Kiriyama, who left his principal job four years ago to serve on the school board, makes no secret of his intent. “I would come back to work full-time,” he said cheerfully in an interview. “Why not? My wife is working full-time, and I’m sitting at home doing nothing? Besides, I could use the money.”
Departing board member Horton, who became the swing vote for Zacarias, landed a post last week as board member for the Los Angeles County Office of Education. Horton was appointed by county Supervisor Gloria Molina, a supporter of Zacarias. Molina’s spokesman said the decision to select Horton was made weeks ago, well before Molina was even aware of the brewing controversy over Zacarias’ extension. Horton’s new position will enable him to serve his term as president of the California School Boards Association, a position to which he’s long aspired.
In the end, only Valerie Fields voted against the extension, while Tokofsky abstained. For ousted board member Barbara Boudreaux, the decision was clearly a parting shot at Riordan et al. “The takeover of public education is here right now,” said Boudreaux, adding that she was “forced out by millionaires who use children to make a case for their greed, power and control.” Boudreaux also took aim at mayoral ally Mike Roos, who heads LEARN, a private but school-district supported school-reform effort. She called Roos “the biggest Trojan horse ever put on this district. LEARN has delivered nothing but a lot of money into the pockets of people.” Roos could not be reached for comment.
Although the Citizens Committee includes minorities and women, it’s anchored for the most part by wealthy Anglo men, current and former business executives. Many have a long history of charitable involvement with L.A. Unified; others are recent recruits. The committee made no collective election endorsements, but most of its individual members aligned with the mayor.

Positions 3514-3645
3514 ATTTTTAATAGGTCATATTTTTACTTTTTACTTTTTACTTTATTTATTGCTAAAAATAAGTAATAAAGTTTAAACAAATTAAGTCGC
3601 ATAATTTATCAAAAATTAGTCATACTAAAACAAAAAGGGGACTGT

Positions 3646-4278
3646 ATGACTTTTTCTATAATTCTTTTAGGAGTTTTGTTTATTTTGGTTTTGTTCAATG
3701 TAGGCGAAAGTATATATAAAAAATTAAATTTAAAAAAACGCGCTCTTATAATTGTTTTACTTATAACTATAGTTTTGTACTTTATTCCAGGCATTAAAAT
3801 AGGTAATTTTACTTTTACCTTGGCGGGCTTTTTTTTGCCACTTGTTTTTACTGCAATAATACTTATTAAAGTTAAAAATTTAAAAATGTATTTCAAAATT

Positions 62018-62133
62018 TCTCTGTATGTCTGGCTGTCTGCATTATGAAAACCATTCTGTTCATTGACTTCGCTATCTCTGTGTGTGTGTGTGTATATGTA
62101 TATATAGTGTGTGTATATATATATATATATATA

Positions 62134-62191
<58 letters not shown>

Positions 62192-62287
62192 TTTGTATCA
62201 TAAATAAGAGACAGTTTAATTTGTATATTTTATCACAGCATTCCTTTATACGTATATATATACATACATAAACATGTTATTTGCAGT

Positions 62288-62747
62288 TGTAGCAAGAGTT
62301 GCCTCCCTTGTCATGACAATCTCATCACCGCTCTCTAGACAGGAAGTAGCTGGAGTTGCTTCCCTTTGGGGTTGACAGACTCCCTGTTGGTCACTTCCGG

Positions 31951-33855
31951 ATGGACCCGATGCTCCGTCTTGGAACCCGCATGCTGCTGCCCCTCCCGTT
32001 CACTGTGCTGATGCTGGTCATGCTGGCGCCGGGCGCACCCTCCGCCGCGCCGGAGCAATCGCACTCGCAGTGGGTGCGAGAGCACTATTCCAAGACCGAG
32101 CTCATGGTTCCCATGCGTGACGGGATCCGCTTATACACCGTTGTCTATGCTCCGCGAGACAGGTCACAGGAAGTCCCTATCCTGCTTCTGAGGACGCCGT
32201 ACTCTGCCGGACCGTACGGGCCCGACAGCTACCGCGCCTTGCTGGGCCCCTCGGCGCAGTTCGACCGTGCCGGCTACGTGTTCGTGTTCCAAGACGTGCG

And the committee wasted no time following up on the election. The delegation to Tokofsky included former school-board member Mark Slavkin, retired Getty Trust president Harold Williams, retired Lockheed CEO Roy Anderson and former state Assembly leader Roos, the head of LEARN. At Tokofsky’s invitation, the meeting also included attorney Howard Miller, a family friend who served on the school board in 1979.
Some at the meeting recall that Roos, in particular, pushed Tokofsky to commit himself to back away from hands-on management. “Wouldn’t the board be happy to work fewer hours for the same money?” he reportedly told Tokofsky. One person at another gathering called it a good cop, bad cop routine, with Roos playing the heavy — although all for the cause, as it were.
“There was no anti-Zacarias agenda at the meeting,” noted attorney Miller, who added that the committee had vigorously pushed for its vision of reform. “They did use phrases like ‘You adopt the plan and hold people responsible for meeting the plan.’” Board members Korenstein, Fields and Castro gave similar accounts. In Tokofsky’s case, he was asked what he would do if he were school-board president — Tokofsky is, after all, the only incumbent on the mayor’s slate, a logical choice to become president.
Tokofsky’s first impulse was to be clever. “I said I would stop the bombing in Yugoslavia,” he recalled. Then he got serious and rattled off ideas for improving student achievement. It’s hard to gauge the impression he made, but Mayor Riordan, for one, appears to be leaning in another direction. In fact, two board members report that Riordan is lobbying for the newly elected Hayes.
Hayes would be the first board newcomer to become president since Roberta Weintraub in 1979, when Weintraub’s anti-busing slate swept the board. District records going back to the 1930s record no other instance.
Riordan predicted the entire furor over Zacarias’ extension would be forgotten in a week: “It’s something not even worth me discussing. It’s not important whether the contract is extended. Getting in a fight over this takes everybody’s eye off the ball. What’s important is having strong standards and empowering the superintendent, and then holding him accountable.”